GIS-based spatial nitrogen management model for maize: short- and long-term marginal net return maximising nitrogen application rates
- 204 Downloads
Crop growth models including CERES-Maize and CROPGRO-Soybean have been used in the past to evaluate causes of spatial yield variability and to evaluate economic consequences of variable rate prescriptions. In this work, a nitrogen prescription program has been developed that simulates the consequences of different nitrogen prescriptions using the DSSAT crop growth models. The objective of this paper is to describe a site-specific nitrogen prescription and economic optimizer program developed for computing spatially optimum N rates over long periods of weather and plant population for maize (Zea mays L.) using the CERES-Maize model. The application of the model was demonstrated on a field in Germany and another one in the USA to evaluate the concept across different environmental conditions. The user can determine the short- and the long-term optimal spatial nitrogen prescription based on crop price and nitrogen cost. The program simulated short-term optimum N applications that averaged 9% (McGarvey field, USA) and 48% (Riech field, Germany) lower than the uniform rates actually applied in the fields. The program indicated different site-specific N management options for low and high yielding fields under the assumed prices for maize and N. The implementation of a site-specific plant population management was investigated. A site-specific-optimization of plant population showed a higher profitability in the heterogeneous field in Germany. Hard pan depth, hard pan factor, root distribution factor and the percentage of available soil water across the heterogeneous field were useful indicators in predicting the magnitude of site-specific plant population benefits over uniform rates.
KeywordsCERES-Maize Nitrogen management Plant population Nitrogen balance Marginal net return
The Project is supported by funds of the Federal Ministry of Food and Agriculture (BMEL) based on a decision of the Parliament of the Federal Republic of Germany via the Federal Office for Agriculture and Food (BLE) under the Innovation Support Program (GZ 313-06.01-28-1-57.054-15) and by the National Institute of Food and Agriculture, US Department of Agriculture, Hatch Project (ALA014-1-16016).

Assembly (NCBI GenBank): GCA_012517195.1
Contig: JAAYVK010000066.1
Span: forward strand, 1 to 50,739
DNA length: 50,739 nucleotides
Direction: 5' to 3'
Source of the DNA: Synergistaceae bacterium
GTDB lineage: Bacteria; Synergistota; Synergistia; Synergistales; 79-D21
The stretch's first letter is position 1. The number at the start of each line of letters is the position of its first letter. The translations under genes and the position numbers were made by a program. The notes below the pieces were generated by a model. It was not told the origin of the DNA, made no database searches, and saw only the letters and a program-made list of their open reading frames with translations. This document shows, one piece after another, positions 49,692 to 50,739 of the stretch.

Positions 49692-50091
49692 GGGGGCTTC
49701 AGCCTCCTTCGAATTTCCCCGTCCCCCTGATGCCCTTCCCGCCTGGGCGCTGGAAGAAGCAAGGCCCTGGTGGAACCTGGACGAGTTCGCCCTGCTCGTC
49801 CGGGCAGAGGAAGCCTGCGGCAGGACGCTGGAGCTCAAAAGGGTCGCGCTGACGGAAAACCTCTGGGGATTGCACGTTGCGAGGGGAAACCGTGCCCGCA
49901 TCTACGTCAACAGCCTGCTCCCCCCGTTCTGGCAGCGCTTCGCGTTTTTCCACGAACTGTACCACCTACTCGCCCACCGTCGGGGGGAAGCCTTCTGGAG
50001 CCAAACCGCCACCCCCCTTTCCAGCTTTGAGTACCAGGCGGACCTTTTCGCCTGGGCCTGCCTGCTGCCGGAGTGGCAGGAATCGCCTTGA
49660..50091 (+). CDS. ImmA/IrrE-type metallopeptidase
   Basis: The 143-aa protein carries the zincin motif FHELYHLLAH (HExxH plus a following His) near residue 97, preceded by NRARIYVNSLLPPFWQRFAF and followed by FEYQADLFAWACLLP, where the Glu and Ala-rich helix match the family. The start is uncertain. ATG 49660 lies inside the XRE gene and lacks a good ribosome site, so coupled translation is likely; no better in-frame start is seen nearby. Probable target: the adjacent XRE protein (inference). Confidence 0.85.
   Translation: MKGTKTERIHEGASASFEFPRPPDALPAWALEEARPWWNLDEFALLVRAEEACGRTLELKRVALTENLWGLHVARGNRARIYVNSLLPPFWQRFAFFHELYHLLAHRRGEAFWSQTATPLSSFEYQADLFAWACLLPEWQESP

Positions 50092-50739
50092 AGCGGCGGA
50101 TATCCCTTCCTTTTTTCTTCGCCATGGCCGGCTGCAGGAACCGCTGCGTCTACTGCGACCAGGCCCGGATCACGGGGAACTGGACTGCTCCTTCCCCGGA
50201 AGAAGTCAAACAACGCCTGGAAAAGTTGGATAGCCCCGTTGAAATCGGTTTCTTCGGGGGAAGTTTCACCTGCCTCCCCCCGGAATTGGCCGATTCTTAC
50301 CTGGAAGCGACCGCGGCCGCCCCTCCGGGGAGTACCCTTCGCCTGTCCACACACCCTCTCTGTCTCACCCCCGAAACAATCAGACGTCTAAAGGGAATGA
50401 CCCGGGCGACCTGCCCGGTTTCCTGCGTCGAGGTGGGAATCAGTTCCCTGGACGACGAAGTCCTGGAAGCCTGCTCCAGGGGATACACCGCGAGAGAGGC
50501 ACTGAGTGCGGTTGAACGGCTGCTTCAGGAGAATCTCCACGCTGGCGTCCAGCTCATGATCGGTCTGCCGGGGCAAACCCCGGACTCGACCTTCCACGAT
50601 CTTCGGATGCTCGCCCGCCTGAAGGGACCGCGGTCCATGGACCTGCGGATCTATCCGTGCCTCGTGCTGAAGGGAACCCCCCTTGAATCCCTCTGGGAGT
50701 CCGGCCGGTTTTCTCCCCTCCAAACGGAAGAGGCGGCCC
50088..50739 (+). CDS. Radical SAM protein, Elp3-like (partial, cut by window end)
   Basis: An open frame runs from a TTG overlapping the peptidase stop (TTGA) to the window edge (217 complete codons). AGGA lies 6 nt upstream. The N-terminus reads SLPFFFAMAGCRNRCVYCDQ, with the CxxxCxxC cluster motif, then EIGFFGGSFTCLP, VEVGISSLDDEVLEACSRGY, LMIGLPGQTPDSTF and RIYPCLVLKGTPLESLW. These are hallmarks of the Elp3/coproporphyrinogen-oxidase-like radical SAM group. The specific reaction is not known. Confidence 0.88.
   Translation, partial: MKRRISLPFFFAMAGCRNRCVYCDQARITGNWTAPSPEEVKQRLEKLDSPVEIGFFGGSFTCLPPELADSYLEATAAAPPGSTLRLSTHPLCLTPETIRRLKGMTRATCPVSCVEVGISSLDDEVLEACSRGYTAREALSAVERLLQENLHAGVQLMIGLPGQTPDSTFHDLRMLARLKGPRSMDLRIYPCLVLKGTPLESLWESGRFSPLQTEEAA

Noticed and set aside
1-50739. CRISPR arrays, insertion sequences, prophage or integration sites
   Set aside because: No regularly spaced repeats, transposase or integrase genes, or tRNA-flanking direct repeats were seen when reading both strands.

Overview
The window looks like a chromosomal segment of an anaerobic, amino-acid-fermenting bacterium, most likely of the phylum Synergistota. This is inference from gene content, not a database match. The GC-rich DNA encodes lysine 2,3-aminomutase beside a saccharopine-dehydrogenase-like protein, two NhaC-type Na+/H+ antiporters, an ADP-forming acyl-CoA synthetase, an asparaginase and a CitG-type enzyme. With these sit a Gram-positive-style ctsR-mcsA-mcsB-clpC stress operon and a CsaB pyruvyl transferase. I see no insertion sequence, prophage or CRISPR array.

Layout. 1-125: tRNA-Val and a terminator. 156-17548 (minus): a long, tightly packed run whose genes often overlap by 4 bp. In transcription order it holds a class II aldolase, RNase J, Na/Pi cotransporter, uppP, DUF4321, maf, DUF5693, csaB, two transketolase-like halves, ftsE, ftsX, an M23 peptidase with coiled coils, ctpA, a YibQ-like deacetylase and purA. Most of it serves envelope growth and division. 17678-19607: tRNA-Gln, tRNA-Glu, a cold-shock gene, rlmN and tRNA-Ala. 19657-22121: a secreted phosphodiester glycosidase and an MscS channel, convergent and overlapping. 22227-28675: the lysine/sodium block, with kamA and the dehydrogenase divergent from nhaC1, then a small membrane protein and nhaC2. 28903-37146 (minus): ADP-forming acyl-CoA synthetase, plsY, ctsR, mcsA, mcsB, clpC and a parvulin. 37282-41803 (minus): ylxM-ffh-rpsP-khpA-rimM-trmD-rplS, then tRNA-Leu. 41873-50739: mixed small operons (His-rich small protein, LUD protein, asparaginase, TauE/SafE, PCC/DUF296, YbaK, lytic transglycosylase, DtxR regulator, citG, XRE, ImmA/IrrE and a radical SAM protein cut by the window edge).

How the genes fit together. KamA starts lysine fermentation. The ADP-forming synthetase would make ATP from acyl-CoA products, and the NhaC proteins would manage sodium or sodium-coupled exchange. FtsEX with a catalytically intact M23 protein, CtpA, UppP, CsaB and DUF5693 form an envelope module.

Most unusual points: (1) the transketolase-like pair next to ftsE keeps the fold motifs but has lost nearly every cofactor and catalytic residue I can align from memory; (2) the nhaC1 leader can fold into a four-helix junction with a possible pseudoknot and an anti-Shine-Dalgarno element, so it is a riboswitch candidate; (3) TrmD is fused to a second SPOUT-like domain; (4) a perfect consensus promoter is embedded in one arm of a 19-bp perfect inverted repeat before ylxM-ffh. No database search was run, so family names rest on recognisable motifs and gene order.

- Batchelor, W. D., Paz, J. O., & Thorp, K. R. (2004). Development and evaluation of a decision support system for precision agriculture. In Proceedings of the 7th international conference on precision agriculture. Madison, WI, USA: ASA–CSSA–SSSA (CDROM).Google Scholar
- FAOSTAT. (2014). Statistical database of the Food and Agriculture Organization (FAO) of the United Nations. Retrieved August 2018, from http://www.fao.org/faostat/en/#country/.
- QGIS Development Team. (2009). QGIS geographic information system. Open Source Geospatial Foundation. Retrieved August 2018, from https://plugins.qgis.org/plugins/geospatialsimulation/.
- Link, E. J., Graeff, S. S., & Claupein, W. (2013). Comparison of uniform control and site-specific model-based nitrogen prescription in term of grain yield, nitrogen efficiency and economic aspects in a heterogeneous corn field. Journal of Cultivated Plants, 65(6), 236–247.Google Scholar
- Olson, R. A., & Sanders, D. H. (1988). Maize production. In G. F. Spraggue & J. W. Dudley (Eds.), Corn and corn improvement (pp. 639–686). Madison, WI, USA: American Society of Agronomy.Google Scholar
- Paz, J. O., Batchelor, W. D., & Tylka, G. L. (2001). Method to use crop growth models to estimate potential return for variable-rate management in soybeans. Transactions of the ASAE, 44(5), 1335–1341.Google Scholar